Switch relay by connecting pin to ground

Hi Guys,

I have a 120/240V relay which is powered by 5V, it has 3 PINs (GND, IN1, VCC)

Now the basics are simple, connect VCC to VIN, GND to GND…

With IN1 I would expect to set the pin to HIGH(5v) or LOW (0v) to switch it, however IN1 actually outputs 5V and needs to be connected to GND to switch

I have managed to make the relay work by using an optocoupler to connect the IN1 to GND, however I was wondering if there is a more efficient way to complete the task

Any ideas? :smile:

Do you have a reference for the relay that you are using? If you are buying some off the shelve solution, there might be some additional circuit on board and knowing that would help :wink:

Unfortunately there is no references except some pictures :frowning: hopefully this will help? It has two LEDs, one to indicate the relay is powered, the other to indicate its switched.

So it seems like they are using a transistor to on/off the relay coil. That’s good.

I would simply connect the IN1 directly to a digital pin and control accordingly. Don’t think IN1 actually OUTPUTS a voltage like you mentioned since it is probably connected to the base of the transistor.

I used a multimeter to check, when I connect IN1 to GND, it is reporting 4.3V, if I connect it to the 5V line it does nothing

Sounds like they have a pull-up resistor there for it to be high by default. Place maybe 1k resistor from the digital pin to IN1 and test it out :smiley:

I think what @kennethlimcp actually meant with

is, that IN1 will not really output any considerable amount of electric power (voltage x current).
The reading your Volt meter gives you is only half of the truth. More interesting would be if there is actually any current sourced via IN1.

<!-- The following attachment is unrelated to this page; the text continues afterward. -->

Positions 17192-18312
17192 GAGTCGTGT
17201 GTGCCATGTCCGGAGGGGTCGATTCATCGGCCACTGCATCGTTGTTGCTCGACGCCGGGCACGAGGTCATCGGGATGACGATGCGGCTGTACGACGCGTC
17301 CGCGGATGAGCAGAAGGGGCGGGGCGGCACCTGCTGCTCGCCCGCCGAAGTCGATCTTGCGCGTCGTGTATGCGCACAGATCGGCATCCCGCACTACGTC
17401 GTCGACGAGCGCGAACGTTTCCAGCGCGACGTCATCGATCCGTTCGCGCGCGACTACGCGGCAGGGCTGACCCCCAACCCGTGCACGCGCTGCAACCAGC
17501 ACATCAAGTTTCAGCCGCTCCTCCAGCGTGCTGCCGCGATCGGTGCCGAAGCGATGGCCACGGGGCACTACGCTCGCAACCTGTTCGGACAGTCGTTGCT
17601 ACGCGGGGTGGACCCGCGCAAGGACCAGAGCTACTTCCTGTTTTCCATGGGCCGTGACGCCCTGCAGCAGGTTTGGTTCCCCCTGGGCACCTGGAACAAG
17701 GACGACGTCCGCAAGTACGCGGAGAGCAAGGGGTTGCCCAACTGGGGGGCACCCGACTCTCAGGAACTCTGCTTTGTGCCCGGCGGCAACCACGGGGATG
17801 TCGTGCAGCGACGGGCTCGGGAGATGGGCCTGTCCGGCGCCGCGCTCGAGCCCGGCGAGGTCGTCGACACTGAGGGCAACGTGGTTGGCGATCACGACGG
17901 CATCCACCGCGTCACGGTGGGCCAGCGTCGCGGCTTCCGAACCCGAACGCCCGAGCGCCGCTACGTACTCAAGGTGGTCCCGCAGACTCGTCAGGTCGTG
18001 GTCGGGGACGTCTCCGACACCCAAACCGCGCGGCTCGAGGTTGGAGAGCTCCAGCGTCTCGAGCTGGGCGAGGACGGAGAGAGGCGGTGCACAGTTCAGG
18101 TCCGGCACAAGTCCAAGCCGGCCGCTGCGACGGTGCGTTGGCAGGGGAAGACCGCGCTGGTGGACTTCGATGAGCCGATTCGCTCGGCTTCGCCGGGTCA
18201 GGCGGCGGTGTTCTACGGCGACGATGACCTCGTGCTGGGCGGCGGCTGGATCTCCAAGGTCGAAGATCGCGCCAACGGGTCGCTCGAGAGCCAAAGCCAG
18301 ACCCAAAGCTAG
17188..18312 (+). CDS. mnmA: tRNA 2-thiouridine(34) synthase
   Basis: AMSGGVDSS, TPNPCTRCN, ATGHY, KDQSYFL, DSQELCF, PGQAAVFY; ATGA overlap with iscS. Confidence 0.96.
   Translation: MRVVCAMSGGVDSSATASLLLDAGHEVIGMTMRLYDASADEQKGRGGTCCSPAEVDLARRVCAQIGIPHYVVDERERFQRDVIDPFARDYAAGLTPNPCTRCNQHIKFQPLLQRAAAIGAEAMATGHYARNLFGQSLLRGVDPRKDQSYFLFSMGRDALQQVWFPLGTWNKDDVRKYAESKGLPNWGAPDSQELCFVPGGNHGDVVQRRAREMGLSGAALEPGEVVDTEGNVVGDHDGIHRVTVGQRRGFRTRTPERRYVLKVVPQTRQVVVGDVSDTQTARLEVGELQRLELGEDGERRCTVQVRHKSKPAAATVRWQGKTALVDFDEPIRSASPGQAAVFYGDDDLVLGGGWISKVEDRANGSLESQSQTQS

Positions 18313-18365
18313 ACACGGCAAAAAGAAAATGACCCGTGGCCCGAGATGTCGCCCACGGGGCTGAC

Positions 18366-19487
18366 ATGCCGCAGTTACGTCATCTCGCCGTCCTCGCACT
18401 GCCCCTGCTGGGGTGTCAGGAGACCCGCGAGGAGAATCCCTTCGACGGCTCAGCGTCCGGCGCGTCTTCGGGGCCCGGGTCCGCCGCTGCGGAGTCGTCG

If the max. current sourced is less than 20mA (which I’d expect to be faaaar less then that) you’d be safe to directly connect it to any 5V tolerant pin on the Core.

As a background info and test for your DMM reading, attach a very high impedance (e.g >1M Ohm resistor) to Vin and measure between the other side and GND. Your reading should be near 5V again, but the current would by no means be worth mentioning - I’d guess your DMM wouldn’t even give you a reading.
And the 0.7V difference between 5V and your reading would well fit to Kenneth’s suggestion that this voltage comes across the transistors EB diode (unless your Vcc already is reduced via the Cores protective diode, but this should only have 0.2 to 0.3V forward drop)

If outputting HIGH (3.3V) on one of the 5V tolerant Digital Outputs (all besides D2), if the relay still turns on… then you are getting current flow from the 5V of the relay board and the 3.3V of the digital output.

You can try this scheme then:

// relay on
void relayOn() {
  pinMode(D6, OUTPUT);
  digitalWrite(D6, LOW);

// relay off
void relayOff() {
  pinMode(D6, INPUT);

Ok so some results, using a 1K ohm resistor didn’t help unfortunately, however @BDub idea worked, when switches to input it works, I assume because it is drawing current?

When I put the DMM onto the IN1 and GND it picked up 4.3mA, using a 1M ohm nothing showed up

Would using BDub’s code be the most elegant way to deal with this, or was I stuffing up the resistors?

PS. I was testing this on my $3 Arduino Mini clone which is 5V, just incase I burned something out

Just skimmed this so apologies if I’ve missed anything, but it sounds like IN1 is just a straight forward input with pull-up?

Have you tried simply attaching it to a 5v tolerant pin (via the resistor), setting pin mode to output, and outputting HIGH for on, and LOW for off? I don’t think you should need to change the pin mode from output. Setting the output low should be equivalent to pulling it to ground, which you say works. The only issue would be the amount of current that can be safely sunk by the Spark/Arduino’s output pin, but the 1k resistor would limit it to 5mA which is fine.

The eBay posting specifically states 5V 1-Channel Relay interface board, and each one needs 15-20mA Driver Current so, assuming that can be trusted, the microcontroller on the SparkCore can sink/source up to 20mA of current so you should be good to go.

What people on here are trying to say is that the IN1 pin has a resistor betweeen it and VCC (on the relay board itself). This keeps the IN1 pin “high” (~5V) when not in use. When you want to switch the relay you just have to bring the IN1 pin “low” (~0V). I imagine there are two advantages of this: